Friday, July 8, 2011
Misuse of Connotative Words
Like I said a couple of days ago, my date prospects are waning. I am no longer the new girl on Match and the number of winks and emails has decreased to only one or two per day. Try Twenty-Five is only Try Six right now. That’s not nearly as good.
So instead of waiting for people to be interested in me I jumped in and did a little search of my own: Male, 25-30 years old, at least 5’11”. I didn’t just skim over the thumbnails, I started opening and reading each one. Bald picture? I read it. A picture with a litter of kids? Read it. If there had been a picture of a man in a straw hat and a bolo tie, I would have read that too.
What did I discover? I have been missing out on the best comedic experience ever. In fact, I started to take notes on these amazing profile-writing follies and have sorted them into categories so that I can share them with you.
Today I will be discussing the category I call Misuse of Connotative Words-- words that have a dictionary meaning, but you think of a very different meaning when you see or hear them. For example here is a username I found. I’ve changed it here to protect this unfortunate man’s identity, but it was something very similar to “Thruster1452.” The dictionary defines a “thruster” as “a small rocket attached to a spacecraft.” I definitely didn’t think of aerospace.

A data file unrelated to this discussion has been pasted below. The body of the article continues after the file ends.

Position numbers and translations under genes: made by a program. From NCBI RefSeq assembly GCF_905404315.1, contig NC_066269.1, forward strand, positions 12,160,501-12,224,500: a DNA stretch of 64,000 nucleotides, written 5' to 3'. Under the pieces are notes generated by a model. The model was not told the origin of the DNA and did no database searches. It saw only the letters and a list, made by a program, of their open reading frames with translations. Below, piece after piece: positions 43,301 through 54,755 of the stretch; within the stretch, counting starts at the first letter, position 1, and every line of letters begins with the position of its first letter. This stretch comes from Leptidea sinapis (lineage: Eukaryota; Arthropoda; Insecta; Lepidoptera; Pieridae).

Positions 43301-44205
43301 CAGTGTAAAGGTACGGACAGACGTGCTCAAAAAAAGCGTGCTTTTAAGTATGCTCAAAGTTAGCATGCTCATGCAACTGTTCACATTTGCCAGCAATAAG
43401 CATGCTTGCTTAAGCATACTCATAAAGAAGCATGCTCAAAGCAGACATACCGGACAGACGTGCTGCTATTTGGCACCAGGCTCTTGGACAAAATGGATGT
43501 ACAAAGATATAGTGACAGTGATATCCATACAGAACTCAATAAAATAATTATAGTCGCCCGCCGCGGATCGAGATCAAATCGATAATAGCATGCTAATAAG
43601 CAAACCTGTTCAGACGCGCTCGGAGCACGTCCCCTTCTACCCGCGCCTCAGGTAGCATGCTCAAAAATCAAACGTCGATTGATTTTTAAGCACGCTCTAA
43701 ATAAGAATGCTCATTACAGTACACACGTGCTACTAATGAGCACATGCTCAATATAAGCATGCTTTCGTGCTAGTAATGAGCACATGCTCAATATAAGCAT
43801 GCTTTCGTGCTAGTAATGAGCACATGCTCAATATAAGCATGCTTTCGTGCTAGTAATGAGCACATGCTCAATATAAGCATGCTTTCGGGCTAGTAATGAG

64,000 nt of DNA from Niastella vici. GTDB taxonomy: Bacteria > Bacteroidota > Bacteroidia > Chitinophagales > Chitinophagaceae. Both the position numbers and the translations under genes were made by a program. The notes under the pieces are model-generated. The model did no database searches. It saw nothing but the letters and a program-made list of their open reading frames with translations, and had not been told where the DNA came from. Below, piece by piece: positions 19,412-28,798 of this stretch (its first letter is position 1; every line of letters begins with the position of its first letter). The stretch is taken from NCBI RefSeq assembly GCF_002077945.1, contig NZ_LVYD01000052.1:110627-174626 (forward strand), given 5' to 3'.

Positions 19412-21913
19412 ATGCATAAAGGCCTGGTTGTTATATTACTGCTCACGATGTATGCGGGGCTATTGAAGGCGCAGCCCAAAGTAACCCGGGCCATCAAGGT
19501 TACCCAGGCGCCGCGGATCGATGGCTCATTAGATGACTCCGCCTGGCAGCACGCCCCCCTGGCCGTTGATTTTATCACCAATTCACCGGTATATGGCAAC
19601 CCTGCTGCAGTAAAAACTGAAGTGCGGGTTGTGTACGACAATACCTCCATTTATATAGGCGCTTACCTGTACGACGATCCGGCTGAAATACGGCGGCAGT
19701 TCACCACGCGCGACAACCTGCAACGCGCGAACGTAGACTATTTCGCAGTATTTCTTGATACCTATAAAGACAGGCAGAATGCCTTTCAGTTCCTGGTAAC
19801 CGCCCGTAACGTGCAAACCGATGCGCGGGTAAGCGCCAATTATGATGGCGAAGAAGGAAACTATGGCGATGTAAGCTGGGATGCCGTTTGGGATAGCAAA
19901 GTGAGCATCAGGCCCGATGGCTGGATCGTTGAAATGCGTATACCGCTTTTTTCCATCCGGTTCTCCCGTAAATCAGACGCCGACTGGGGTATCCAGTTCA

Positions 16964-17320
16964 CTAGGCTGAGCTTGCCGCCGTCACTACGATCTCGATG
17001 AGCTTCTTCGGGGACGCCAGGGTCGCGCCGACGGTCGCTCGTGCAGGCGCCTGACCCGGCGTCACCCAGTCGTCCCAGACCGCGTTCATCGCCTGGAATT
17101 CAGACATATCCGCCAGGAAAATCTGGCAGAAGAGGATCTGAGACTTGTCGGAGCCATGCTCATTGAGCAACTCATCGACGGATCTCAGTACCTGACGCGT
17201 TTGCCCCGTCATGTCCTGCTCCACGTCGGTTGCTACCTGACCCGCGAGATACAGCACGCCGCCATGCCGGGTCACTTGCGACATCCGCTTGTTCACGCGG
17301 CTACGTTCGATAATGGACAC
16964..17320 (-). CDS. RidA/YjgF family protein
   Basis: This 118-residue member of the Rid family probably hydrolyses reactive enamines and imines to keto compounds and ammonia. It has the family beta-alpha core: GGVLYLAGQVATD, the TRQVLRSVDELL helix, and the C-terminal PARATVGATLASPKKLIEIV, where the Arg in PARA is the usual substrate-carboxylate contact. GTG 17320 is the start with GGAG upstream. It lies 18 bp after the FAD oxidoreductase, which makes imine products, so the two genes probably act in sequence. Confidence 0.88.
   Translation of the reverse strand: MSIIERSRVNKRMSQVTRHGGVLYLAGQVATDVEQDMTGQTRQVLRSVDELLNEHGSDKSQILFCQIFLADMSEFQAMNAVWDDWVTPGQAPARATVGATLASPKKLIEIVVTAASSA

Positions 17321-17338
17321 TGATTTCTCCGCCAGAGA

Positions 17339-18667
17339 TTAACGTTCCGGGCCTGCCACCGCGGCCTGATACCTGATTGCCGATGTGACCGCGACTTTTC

Then there was the man who wrote in his profile, “I do have lots of stamina” when discussing his running and hiking abilities. Really? You could have chosen endurance, or fortitude, but you went with stamina? I’m picturing this guy with a beaming smile, leg up on a coffee table or something, and a bottle of Viagra held in the air like the Statue of Liberty holds her torch. “I’ve got STAMINA!!!”
On a less sexual note there was one man who starts his profile off with this stunning first sentence: “I am a 27 year old male.” Not man, not guy...male. It made me think of the dog descriptions at the Humane Society. The next line could have been "I can sit on command, I like to play frisbee, but I like to jump so I should go to a home with at least a six-foot fence." I should have emailed him to see if he was updated on his shots.
This next one’s pretty good because it makes the reader so incredibly uncomfortable. I bet it will work on you, too. It appeared right in the middle of this guy's profile description of himself. Just read this and see how you feel:
I enjoy “delving into your psyche.”
Did it work? Did it make you a little sick to your stomach or give you goosebumps or something? Wow, at least he comes across as a psychopathic serial killer right from the start. That could get real uncomfortable if that sentence came out over some casual drinks.
Now, not all guys are ignorant when it comes to word choice. Some, in fact, are masterful at the art of euphemism. Like the guy that wrote, “I am the shop foreman for a computer store.” I’m pretty sure this means he’s the greeter. But doesn’t that sound better? “Shop foreman.” It has a nice ring to it. Authoritative, even. Maybe I should think of a euphemism for my job. I’m not a teacher, I’m a “director of literacy development.” I’d better go change that now...